The bright side is that things are improving by the day and will continue to improve as we head into the holiday season.

Q: How large is your staff? Please break it down by editorial, sales, circ, etc.

    • Editorial: 2 editors (plus two correspondents, a paid intern and three stringers)

    • Sales: 4

    • Circulation: 2 (plus 16 independent distributors)
Q: In the month since you started, what has surprised you the most?

1. How hard it is to get people to do what they say they're going to do. We have had about 20 people who we hired for distributor jobs who never showed up, for example. We have a verbal commitment for a weekly full-page ad but have not been able to meet up to sign the contract and get the check. It seems every step of the way there have been dropped balls. It took me weeks just to find someone to bid on our printing, and then another two weeks to get the bids.

2. How thirsty people are for an interesting newspaper. I've been in the business a long time and have read about and written about the gloom and doom predictions for the newspaper industry. And working for dailies, I could see why people wouldn't want to pay for them. As an editor, most of the stories I read I only did so because I was paid for it. They're dull, irrelevant, arrogant, inaccessible — even among papers that say they are trying to change all that. The mantra these days is "local, local, local", but I think "interesting, interesting, interesting" is even better. We're aiming for interesting and local. And it is working. SmartNews is an easy sell. People who have read us come back for more — eagerly. So what surprises me is that newsprint is not dead; dull newspapers are.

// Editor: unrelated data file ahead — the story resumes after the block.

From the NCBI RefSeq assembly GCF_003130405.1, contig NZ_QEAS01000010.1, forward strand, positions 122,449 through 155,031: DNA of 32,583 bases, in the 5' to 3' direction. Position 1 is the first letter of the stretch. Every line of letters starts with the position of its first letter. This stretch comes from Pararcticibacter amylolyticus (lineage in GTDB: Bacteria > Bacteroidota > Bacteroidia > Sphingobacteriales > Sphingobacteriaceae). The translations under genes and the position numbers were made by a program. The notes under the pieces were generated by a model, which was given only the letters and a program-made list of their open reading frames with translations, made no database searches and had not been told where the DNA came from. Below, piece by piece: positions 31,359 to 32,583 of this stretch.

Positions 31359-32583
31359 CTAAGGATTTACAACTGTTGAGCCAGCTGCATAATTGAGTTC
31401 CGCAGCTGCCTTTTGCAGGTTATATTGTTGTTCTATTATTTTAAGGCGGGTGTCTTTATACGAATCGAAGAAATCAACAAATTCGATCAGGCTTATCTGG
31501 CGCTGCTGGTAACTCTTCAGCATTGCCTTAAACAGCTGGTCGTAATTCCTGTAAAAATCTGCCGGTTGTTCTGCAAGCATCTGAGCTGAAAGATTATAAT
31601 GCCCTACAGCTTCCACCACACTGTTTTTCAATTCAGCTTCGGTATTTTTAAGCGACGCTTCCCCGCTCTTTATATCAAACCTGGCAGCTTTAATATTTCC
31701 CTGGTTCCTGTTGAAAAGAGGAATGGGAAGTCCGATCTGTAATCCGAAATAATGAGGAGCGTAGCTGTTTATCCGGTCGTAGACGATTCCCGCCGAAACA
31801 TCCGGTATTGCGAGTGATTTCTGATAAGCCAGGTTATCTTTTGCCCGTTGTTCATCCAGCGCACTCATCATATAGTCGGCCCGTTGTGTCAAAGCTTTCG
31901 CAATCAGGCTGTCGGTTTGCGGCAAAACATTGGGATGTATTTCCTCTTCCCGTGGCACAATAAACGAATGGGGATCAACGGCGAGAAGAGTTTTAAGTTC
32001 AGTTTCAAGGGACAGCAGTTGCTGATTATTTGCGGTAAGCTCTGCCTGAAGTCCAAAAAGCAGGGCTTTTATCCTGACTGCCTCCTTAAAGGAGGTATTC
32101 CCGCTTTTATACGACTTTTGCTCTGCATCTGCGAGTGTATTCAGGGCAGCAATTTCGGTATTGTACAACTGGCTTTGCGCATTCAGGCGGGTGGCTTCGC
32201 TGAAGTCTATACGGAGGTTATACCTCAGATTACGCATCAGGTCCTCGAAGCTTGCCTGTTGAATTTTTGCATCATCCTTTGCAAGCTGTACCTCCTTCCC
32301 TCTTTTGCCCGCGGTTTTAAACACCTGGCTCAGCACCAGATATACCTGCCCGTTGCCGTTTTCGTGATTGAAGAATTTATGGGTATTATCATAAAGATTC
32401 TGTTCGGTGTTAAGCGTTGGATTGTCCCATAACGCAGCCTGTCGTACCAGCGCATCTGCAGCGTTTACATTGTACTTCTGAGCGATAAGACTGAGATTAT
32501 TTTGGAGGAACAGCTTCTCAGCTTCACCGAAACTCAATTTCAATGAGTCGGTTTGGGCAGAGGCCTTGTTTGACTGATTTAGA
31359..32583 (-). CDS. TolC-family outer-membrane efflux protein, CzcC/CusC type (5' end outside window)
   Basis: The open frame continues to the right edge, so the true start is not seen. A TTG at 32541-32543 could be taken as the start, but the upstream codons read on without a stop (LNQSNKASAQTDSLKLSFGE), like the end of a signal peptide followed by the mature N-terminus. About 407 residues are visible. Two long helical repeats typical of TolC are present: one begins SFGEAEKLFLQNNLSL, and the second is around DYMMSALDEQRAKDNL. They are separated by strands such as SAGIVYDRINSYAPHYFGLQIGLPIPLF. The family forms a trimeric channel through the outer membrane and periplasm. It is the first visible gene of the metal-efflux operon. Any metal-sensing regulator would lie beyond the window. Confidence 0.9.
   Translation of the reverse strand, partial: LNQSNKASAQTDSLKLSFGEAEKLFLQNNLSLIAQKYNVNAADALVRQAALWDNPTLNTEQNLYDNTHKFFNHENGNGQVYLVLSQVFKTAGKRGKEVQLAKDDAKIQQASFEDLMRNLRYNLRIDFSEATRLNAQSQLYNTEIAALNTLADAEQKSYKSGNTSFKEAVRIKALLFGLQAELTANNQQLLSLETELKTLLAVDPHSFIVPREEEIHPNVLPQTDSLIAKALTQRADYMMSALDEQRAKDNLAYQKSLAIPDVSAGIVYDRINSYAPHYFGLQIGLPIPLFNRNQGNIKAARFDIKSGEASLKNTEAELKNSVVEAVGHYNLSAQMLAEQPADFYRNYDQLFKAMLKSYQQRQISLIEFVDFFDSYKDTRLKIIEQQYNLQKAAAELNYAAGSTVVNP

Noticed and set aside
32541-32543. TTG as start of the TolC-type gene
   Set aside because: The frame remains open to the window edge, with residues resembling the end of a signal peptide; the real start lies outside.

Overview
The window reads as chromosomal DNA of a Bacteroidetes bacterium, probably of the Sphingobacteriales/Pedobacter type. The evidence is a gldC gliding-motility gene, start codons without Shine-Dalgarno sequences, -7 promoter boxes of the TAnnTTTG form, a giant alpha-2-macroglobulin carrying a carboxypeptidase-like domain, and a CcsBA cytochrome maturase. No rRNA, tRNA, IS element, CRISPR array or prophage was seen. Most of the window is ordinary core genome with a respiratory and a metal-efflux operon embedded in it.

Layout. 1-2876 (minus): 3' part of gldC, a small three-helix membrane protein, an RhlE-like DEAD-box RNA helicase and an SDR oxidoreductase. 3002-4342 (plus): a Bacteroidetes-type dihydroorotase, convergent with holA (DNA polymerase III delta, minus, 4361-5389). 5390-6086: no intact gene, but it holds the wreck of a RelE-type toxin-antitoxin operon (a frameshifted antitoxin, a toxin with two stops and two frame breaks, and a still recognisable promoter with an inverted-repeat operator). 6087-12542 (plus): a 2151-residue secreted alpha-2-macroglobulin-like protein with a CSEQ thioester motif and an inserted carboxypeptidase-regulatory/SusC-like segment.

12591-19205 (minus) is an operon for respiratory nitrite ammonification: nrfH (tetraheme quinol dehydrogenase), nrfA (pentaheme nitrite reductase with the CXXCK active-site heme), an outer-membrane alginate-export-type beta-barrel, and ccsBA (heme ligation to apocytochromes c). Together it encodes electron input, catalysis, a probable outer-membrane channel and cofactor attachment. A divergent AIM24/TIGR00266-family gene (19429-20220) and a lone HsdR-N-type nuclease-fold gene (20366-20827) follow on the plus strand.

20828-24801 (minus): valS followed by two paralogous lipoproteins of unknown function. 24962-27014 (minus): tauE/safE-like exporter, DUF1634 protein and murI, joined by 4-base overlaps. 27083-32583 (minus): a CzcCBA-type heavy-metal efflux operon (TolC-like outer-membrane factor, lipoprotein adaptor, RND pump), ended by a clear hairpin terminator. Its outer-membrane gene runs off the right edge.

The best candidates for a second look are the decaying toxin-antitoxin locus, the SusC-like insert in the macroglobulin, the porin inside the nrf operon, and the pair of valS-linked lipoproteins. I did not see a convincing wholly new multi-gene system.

Q: A lot of journalists reading this probably want to start their own free dailies, but haven't summoned the courage to do so. What would you tell them?

1. It's expensive. Even with a small staff, our expenses are running at about $12,000 a week, and that's without paying ourselves. So you need to make sure you have your finances ready. We're fortunate because our expenses could have been a lot higher. I didn't need to hire a design editor, or a copy editor, or a wire editor, or a photographer or even a reporter, because I could do it all myself as we get ourselves established.

2. Listen to advice, but go with your gut. No one person has all the answers, so get ideas from a lot of sources. But you're the one who has to sort it out and make the decisions.

3. Smile at the nay-sayers. No one is more resistant to innovation and entrepreneurism than your colleagues in the newsroom. Think of them all as devils advocates. Take their advice seriously, except when they say it will never work.

4. Associated Press has a lot of really good stuff. It's a great way to affordably jumpstart the content of your paper. You just have to be selective.

Q: Some critics of free dailies say they don't have the quality journalism you could find in paid dailies. What do you say to that?

My paper has less quantity, but more quality. We've scooped the paid daily and the alt weekly a few times already. In two cases, they're stories the big daily wouldn't touch because of its own baggage. A university chancellor resigned and we interviewed her; the paid daily never even tried. A TV series was based on a book by a former local reporter and we interviewed her; the paid daily never tried.

"Quality not quantity" is reflected in how I staff the paper. I pay premium wages, and I mean premium. I'd rather have a few great people than a roomful of people who don't know how to excel.

Here are some other profiles has done on start-up dailies: